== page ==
Jim, Kyle, I hope you did not endure similar scenes during your recent trips on the Queen Mary 2.

If I had one of those expensive, but non-private cabins, I would probably make very good use of the robes provided by Cunard, and know when to draw the shades.
 

Jim Kalafus

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Dec 3, 2000
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>but it was "interesting" to see people out by the pool area, sunning themselves.

"Interesting" is one way of putting it! We had a window side table, and a view of something so indescribably horrific in one of the poolside showers that two an a half years later I still wake up with night sweats when I think of it
happy.gif


>If I had one of those expensive, but non-private cabins, I would probably make very good use of the robes provided by Cunard, and know when to draw the shades.

So would I, but the point is neither of us should HAVE to! Stacking the suites one deck higher, or placing Todd English aft of the funnel would have made more sense. Much like the inaccessible Queen's Room and the impossible to enter except through the Queen's Room disco, the too visible suites are part of the liner's odd charm.

>I find it hard to believe that anyone, even on the QM2 maiden voyage, with no shortage of photographs of the ship and easily obtainable deck plans, would book themselves into such a suite under complete ignorance that the suite is in close proximity to and in view of and earshot of public areas.

The catalogues went out of their way NOT to include the view from the suites and, to be fair, I dont think that anyone who booked them realised quite how....exposed....they really are. It is like the view from the hull-hole "balconies." They were advertised pre-introduction simply as "balconies." Many passengers were NOT pleased by the maiden voyage discoveries that the view from the balcony vanishes behind a steel wall as soon as one sits down and that the size of the cut-out makes the sittng area rather shady at times. We liked ours, but many did not.

Of course, there IS the trade off of the elegant private deck for suite class passengers. You remember~ the one with two public staircases running through it and the classy black and white photocopied "Private Deck" signs intended, futiley, to keep the constant flow of people up and down the stairs from crossing over.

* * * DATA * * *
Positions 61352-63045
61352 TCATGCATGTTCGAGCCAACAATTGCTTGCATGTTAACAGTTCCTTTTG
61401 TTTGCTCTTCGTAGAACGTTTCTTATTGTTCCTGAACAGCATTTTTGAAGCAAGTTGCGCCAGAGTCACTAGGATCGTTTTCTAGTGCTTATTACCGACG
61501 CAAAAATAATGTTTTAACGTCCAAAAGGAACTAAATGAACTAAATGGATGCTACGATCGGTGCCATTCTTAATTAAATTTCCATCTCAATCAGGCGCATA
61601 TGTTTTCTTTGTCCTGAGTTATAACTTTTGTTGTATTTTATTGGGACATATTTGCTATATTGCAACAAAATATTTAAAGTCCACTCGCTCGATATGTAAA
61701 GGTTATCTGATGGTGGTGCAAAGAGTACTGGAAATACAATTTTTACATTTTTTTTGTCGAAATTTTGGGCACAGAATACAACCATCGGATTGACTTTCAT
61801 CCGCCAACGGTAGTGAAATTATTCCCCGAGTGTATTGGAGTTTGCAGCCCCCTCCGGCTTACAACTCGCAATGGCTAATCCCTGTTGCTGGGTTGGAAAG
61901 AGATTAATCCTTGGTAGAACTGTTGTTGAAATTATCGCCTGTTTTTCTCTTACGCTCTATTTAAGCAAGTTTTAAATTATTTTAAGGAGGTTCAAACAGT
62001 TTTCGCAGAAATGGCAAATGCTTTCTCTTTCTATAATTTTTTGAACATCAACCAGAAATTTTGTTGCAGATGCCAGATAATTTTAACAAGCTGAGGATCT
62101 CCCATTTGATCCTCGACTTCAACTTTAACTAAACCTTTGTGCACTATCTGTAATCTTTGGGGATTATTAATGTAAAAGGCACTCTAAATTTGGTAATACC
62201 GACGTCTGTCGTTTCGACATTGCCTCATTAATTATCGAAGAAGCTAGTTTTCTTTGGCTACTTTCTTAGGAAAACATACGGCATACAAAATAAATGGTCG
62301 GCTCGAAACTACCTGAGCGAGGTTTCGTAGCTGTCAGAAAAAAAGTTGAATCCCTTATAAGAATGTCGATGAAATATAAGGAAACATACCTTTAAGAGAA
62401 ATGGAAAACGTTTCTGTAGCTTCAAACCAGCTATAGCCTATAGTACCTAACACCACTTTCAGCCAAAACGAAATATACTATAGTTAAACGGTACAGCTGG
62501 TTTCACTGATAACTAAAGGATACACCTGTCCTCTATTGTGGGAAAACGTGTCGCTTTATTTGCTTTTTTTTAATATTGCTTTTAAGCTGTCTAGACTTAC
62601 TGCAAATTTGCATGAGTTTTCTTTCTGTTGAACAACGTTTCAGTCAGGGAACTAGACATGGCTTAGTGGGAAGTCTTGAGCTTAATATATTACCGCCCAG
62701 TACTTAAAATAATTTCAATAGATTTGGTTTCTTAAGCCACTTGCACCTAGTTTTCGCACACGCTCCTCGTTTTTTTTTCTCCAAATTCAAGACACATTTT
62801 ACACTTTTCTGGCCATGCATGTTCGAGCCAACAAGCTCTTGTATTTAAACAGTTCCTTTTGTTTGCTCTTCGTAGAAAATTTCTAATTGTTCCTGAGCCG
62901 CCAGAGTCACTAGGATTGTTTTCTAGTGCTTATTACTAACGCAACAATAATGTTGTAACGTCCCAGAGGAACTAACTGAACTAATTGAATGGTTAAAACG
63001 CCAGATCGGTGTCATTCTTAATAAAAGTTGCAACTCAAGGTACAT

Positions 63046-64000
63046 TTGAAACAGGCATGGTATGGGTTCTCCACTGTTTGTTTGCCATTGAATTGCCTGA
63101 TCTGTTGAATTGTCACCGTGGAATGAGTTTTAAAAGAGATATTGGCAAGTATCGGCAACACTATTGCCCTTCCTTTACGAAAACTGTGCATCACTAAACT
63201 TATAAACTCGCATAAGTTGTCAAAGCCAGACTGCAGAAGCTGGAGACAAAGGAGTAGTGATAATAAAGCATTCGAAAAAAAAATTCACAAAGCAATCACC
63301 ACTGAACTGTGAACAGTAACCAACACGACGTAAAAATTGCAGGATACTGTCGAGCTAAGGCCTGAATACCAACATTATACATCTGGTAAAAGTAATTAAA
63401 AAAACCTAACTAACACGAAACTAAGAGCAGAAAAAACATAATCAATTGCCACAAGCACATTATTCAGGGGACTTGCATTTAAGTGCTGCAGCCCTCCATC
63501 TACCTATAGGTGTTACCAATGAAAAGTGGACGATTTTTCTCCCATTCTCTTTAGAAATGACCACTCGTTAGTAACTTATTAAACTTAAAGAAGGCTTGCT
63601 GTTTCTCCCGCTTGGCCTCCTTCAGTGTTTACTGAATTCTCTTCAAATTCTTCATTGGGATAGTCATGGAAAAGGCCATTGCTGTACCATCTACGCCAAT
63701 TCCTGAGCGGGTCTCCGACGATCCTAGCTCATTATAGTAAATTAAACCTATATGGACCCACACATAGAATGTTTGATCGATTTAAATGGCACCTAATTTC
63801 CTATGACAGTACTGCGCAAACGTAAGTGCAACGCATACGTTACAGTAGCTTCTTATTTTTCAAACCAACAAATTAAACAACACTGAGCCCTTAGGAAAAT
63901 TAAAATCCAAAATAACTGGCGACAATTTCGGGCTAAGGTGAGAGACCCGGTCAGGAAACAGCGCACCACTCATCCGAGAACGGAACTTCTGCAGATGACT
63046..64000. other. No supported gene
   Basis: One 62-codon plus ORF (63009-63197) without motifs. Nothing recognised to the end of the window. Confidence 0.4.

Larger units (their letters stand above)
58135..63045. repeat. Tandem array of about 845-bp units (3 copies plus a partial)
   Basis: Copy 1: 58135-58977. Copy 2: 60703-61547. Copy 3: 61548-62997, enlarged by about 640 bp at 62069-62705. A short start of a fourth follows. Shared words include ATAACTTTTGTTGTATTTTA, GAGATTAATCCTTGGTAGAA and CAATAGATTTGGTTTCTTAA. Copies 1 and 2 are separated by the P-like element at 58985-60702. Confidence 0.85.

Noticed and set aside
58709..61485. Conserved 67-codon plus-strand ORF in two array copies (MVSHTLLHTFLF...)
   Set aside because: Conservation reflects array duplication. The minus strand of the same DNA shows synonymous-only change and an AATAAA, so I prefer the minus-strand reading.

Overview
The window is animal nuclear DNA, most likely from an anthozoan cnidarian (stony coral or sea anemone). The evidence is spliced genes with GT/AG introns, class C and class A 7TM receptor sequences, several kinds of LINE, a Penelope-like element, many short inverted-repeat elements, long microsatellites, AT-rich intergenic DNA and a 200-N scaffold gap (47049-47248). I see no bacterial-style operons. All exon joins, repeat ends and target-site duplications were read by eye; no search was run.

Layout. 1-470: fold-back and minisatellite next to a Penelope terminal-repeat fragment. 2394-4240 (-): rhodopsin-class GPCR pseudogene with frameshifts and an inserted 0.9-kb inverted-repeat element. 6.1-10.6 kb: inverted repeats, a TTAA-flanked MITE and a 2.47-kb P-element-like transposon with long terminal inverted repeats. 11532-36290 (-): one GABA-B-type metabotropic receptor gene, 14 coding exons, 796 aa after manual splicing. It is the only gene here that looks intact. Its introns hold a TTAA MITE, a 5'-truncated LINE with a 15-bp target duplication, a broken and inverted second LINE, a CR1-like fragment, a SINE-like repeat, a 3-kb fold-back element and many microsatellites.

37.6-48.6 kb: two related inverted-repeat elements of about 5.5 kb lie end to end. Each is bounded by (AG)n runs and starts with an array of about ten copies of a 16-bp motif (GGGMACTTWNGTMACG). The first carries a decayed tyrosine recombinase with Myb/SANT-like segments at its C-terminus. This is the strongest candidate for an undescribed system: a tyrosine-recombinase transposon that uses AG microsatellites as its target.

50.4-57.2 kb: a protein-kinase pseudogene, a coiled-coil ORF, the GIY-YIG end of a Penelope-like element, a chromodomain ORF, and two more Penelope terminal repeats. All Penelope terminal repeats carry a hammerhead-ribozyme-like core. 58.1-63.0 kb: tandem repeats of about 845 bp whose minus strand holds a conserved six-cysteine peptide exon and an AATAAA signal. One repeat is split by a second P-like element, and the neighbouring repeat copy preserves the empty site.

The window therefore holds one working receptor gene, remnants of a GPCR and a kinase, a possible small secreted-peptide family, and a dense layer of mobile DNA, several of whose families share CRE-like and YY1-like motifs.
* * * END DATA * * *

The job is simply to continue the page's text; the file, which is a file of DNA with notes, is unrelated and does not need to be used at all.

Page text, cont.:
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Adam Lang

Guest
I definitely agree with Jim on the fact that for $40,000+ dollars, you shouldn't HAVE TO worry about closing your shades and looking decent. For the amount of money paid, one would expect to find the location of the suite to be the best on the ship! Think of the Parlor Suites on the Olympic-class ships--in the middle of the ship where the ride is smoothest, very close to the elevators, and in a secluded area where you won't be bothered by passers-by or a calypso band.

A better location for the duplexes might be up front where the Queen Mary and Elizabeth Suites were. They had unarguably some of the best views from the ship. Although that specific area doesn't seem like it would be too calm during a storm, it's another "trade-off" as John put it. The elevator access to the room is also another reason the duplexes should be there. Why have private elevator access to a room that's less expensive than one without one? I think the Mary and Elizabeth Suites are the most bang for the buck.

-Adam Lang
 
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Kyle Johnstone

Guest
What's there to worry about? For several thousand $$$ more just get a suite that IS fully private. ;)

Nowadays, the most expensive suites are never found at the "best" location of the ship for a cabin, which is low down and midships. They're usually up high and forward or aft.

And the Todd English Floor Show...sounds like a comedy rather than a tragedy.

*sigh* I guess I just don't worry about the same things other people do...
 

Joe Russo

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Apr 10, 2006
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Weren't the two most expensive cabins on the Normandie equally as exposed to the lower classes? Maybe this was another homage to the Normandie like the bow? ;)
 
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Adam Lang

Guest
"Weren't the two most expensive cabins on the Normandie equally as exposed to the lower classes? Maybe this was another homage to the Normandie like the bow? ;)"

Hmm, interesting thought, but it would be a very subtle homage if it was. I think it was mainly just to add to the classic appearance of it. Cunard would put the suites in a location where they thought they would be best before making the stern look similar to that of another ship, although I don't really agree with Cunard's thoughts on where the duplexes would be best, as stated in my previous posts.